Salmon Work Group gears up to fight possible threat to Kodiak fisheries

The intersection of the Sockeye run and the Chinook run. (Creative Commons photo by Ingrid Taylar/Flickr)
The intersection of the sockeye run and the chinook run. (Creative Commons photo by Ingrid Taylar/Flickr)

A Kodiak fisheries group is connected to a genetic study that found Cook Inlet fish in Kodiak waters.

In response to the study, the United Cook Inlet Drift Association asked the Alaska Board of Fisheries to look at a possible cap on commercial sockeye in the Kodiak area.

The Salmon Work Group, which also came together the last time the same issue came up in 1980s, has revitalized to address what many Kodiak salmon fishermen consider a threat to their fisheries.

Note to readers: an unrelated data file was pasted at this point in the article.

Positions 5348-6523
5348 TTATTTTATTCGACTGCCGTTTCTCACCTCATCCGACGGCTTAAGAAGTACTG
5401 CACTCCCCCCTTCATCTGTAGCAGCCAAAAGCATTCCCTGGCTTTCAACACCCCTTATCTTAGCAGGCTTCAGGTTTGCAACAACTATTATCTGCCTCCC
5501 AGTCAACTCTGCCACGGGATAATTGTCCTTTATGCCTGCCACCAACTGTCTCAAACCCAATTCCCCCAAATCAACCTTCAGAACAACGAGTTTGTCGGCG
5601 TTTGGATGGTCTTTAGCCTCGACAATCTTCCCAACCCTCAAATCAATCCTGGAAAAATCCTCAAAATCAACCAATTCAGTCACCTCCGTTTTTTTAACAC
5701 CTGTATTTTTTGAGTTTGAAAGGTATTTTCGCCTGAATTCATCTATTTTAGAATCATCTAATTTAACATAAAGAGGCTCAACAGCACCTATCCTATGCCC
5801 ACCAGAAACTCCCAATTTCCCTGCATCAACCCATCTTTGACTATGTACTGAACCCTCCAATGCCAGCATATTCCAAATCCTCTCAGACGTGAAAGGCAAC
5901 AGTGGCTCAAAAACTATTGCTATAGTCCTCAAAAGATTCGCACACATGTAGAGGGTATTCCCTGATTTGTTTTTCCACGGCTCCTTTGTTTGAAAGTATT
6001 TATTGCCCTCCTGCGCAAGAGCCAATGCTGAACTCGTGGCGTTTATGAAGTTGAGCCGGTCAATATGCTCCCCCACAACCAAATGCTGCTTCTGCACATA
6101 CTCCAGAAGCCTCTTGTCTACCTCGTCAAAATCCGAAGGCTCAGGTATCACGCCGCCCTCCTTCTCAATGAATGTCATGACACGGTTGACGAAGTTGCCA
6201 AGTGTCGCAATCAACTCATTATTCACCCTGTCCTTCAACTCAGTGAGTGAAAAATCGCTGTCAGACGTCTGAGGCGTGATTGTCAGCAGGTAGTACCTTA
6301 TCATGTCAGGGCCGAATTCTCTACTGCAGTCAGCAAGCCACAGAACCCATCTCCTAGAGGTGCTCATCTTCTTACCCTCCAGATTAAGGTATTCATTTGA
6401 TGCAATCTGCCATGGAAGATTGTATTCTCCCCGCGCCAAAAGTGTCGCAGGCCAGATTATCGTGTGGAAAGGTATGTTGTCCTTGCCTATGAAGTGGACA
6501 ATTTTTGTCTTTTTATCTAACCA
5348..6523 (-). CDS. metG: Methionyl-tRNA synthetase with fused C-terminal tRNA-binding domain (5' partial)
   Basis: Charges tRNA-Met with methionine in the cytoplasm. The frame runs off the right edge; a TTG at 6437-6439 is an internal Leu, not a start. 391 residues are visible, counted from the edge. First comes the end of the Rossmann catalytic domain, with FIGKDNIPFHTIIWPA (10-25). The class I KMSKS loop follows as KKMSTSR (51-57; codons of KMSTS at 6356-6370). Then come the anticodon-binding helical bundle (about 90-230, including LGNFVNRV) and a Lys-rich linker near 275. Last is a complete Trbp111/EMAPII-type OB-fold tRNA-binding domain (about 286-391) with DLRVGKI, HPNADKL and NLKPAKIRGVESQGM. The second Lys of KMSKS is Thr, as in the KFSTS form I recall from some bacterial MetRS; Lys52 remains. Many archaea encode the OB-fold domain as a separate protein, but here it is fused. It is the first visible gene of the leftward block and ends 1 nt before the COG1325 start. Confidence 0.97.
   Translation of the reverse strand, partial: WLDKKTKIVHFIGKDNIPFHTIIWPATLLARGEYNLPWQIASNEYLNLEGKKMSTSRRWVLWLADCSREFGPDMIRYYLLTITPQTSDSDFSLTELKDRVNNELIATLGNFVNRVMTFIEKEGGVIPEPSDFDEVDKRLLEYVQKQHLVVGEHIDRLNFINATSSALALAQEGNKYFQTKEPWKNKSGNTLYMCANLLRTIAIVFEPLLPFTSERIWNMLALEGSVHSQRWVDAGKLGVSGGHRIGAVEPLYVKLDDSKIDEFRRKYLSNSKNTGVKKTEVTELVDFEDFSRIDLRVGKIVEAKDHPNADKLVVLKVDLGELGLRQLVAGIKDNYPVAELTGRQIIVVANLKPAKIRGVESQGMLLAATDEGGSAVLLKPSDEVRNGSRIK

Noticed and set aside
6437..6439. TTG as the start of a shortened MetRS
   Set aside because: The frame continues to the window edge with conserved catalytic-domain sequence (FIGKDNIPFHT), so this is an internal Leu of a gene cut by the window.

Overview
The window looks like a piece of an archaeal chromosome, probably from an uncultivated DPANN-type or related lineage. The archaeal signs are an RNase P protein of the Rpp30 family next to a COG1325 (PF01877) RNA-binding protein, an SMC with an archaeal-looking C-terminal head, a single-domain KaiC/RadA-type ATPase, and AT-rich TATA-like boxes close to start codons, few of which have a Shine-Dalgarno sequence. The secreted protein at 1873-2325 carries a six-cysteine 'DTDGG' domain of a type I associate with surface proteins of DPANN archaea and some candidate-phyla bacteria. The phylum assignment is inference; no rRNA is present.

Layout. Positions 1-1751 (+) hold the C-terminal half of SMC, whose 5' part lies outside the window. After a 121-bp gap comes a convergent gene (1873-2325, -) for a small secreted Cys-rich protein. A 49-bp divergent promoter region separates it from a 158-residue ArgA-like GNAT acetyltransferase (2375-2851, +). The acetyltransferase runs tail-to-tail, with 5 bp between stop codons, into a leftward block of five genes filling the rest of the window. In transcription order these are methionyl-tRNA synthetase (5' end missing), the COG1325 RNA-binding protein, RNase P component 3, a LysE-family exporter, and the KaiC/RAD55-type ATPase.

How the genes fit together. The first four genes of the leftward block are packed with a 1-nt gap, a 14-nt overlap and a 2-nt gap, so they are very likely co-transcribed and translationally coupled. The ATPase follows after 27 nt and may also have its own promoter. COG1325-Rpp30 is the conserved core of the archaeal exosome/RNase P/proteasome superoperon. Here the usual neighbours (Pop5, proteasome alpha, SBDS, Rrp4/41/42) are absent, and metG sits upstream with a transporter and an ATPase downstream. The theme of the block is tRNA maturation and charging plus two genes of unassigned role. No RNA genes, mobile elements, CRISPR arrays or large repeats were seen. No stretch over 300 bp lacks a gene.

Most recently, the Alaska Board of Fisheries rejected an agenda change request that would have moved up that discussion.

The board is now scheduled to have that discussion at its regular meeting cycle in 2020, which gives the salmon work group a few years to gear up.

Duncan Fields was a member of the work group back then, and is a member once again.

“The work of the salmon work group over the next year is to continue to assess the scientific information,” Fields said. “It’s to more fully evaluate the changes in the Kodiak management area regarding salmon and compare those to changes in Cook Inlet.”

It’s not likely to be the last group formed around the Cook Inlet – Kodiak issue.

At a recent meeting of the city and borough’s Kodiak Fisheries Work Group, fisheries analyst Heather McCarty said the Board of Fisheries may put together a task force.

“A working group made up of members of the stakeholder groups in each one of those places, but maybe a couple of board members,” McCarty said. “They do that quite often at the board of fish to sort of flesh out the issues and discuss things and then present them to the full board.”

McCarty said that meeting will be in March.

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